If you do want to make top bars to a specific width, it is possible to do so with a hand held circular saw with reasonable safety. It will, of course, be slower than with a table saw.

Lets say you want 16" bars 1 1/4" wide. Start with say two 8' lengths of 1x10 or 1/12. Clamp them (or screw them) to a flat surface with supporting blocks underneath the 1x10s, except no block under one end, leaving 18" unsupported. (The second board is just there to support the saw foot plate after several progressive cuts.) Then using either a rip guide attached to the saw, or a guide edge clamped to the top of the board, cut a piece 16" parallel to the long edge of the 1x10. Only cut to just past the 16" mark.

Do not crosscut the piece, leaving it attached at one end. Then cut a parallel bar, also to the 16" mark. When you have cut across the full width of the 1x10 into 16" strips, then do a crosscut to cut off those 16" strips. Now shift the supporting blocks and repeat. Not particularly fast, but workable, although you will end up with a stub end of the 1x10 that cannot be safely cut with this method. With this system, buy the longest boards you can transport to get the fewest stub ends.
 

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Discussion Starter #10
Lets say you want 16" bars 1 1/4" wide. Start with say two 8' lengths of 1x10 or 1/12. Clamp them (or screw them) to a flat surface with supporting blocks underneath the 1x10s, except no block under one end, leaving 18" unsupported. (The second board is just there to support the saw foot plate after several progressive cuts.) Then using either a rip guide attached to the saw, or a guide edge clamped to the top of the board, cut a piece 16" parallel to the long edge of the 1x10. Only cut to just past the 16" mark.
Fabulous! Thanks Graham! I used to be a drafter and my machine shop grandpa was forever growling about folks in the engineering department having no sense at all. He was right, haha, and gifted in making things.
 

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Lets say you want 16" bars 1 1/4" wide. Start with say two 8' lengths of 1x10 or 1/12. Clamp them (or screw them) to a flat surface with supporting blocks underneath the 1x10s, except no block under one end, leaving 18" unsupported. (The second board is just there to support the saw foot plate after several progressive cuts.) Then using either a rip guide attached to the saw, or a guide edge clamped to the top of the board, cut a piece 16" parallel to the long edge of the 1x10. Only cut to just past the 16" mark.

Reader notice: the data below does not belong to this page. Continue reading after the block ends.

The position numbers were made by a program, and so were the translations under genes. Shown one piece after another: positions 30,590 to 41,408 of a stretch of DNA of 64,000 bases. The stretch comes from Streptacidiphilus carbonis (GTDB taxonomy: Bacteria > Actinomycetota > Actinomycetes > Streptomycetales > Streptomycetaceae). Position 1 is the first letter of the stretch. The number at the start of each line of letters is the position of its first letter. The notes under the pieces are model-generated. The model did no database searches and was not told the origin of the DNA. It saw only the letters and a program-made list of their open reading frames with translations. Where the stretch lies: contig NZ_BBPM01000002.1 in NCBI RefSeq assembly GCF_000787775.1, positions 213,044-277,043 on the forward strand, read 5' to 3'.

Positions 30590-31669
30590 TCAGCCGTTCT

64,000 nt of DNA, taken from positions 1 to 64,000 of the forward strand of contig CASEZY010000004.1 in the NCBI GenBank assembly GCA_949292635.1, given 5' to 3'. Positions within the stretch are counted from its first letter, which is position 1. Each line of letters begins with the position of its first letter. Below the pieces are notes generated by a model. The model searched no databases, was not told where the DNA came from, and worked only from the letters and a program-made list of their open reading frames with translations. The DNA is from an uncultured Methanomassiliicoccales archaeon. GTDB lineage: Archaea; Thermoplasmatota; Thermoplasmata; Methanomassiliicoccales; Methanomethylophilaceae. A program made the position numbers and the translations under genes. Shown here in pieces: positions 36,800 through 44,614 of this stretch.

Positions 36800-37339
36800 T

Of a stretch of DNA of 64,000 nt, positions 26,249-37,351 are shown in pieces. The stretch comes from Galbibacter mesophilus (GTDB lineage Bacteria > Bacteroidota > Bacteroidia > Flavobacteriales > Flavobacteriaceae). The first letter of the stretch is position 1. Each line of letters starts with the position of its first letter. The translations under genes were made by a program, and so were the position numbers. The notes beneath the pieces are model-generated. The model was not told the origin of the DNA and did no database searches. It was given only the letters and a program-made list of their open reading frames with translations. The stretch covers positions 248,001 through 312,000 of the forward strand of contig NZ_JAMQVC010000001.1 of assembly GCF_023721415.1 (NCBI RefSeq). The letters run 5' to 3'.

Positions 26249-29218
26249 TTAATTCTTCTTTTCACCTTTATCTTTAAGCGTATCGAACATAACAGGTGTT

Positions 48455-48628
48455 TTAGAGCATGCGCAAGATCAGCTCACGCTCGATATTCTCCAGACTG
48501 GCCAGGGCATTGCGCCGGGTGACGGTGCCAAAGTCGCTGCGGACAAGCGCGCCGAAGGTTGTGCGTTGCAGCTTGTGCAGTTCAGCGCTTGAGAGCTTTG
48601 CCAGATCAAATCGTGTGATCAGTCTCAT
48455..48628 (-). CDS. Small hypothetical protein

Do not crosscut the piece, leaving it attached at one end. Then cut a parallel bar, also to the 16" mark. When you have cut across the full width of the 1x10 into 16" strips, then do a crosscut to cut off those 16" strips. Now shift the supporting blocks and repeat. Not particularly fast, but workable, although you will end up with a stub end of the 1x10 that cannot be safely cut with this method. With this system, buy the longest boards you can transport to get the fewest stub ends.
Ive read this several times and I still dont get it, One of these days you gotta do a video!
 

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I take it as similar to making a 8 foot long fingerboard, 16 inches long, one piece at a time.
 

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Saltybee has it correct.

> Graham, don't you have to reset the rip guide for every strip? That would drive me crazy.

Well, if you want 1.25" bars, and don't have access to a tablesaw, this is a viable, if slow, option. Note that if you use a circular saw with an adjustable rip guide attached to the saw (many saws come with that accessory), then the rip guide does not need to be reset after each cut.

If you have misplaced the included rip guide, :rolleyes: and then are using a clamped strait-edge as a guide, then you will need to reset the straightedge after each cut.

In the long run, looking for an affordable tablesaw on Craigslist would be my choice. Note that I have not personally used this technique to make top bars. I use a tablesaw. But in a pinch, away from a tablesaw, I have used this technique to make a small number of custom width boards for non-beekeeping purposes when I had to.
 

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Afterthought; one shallow cut down the center would give you a guide groove.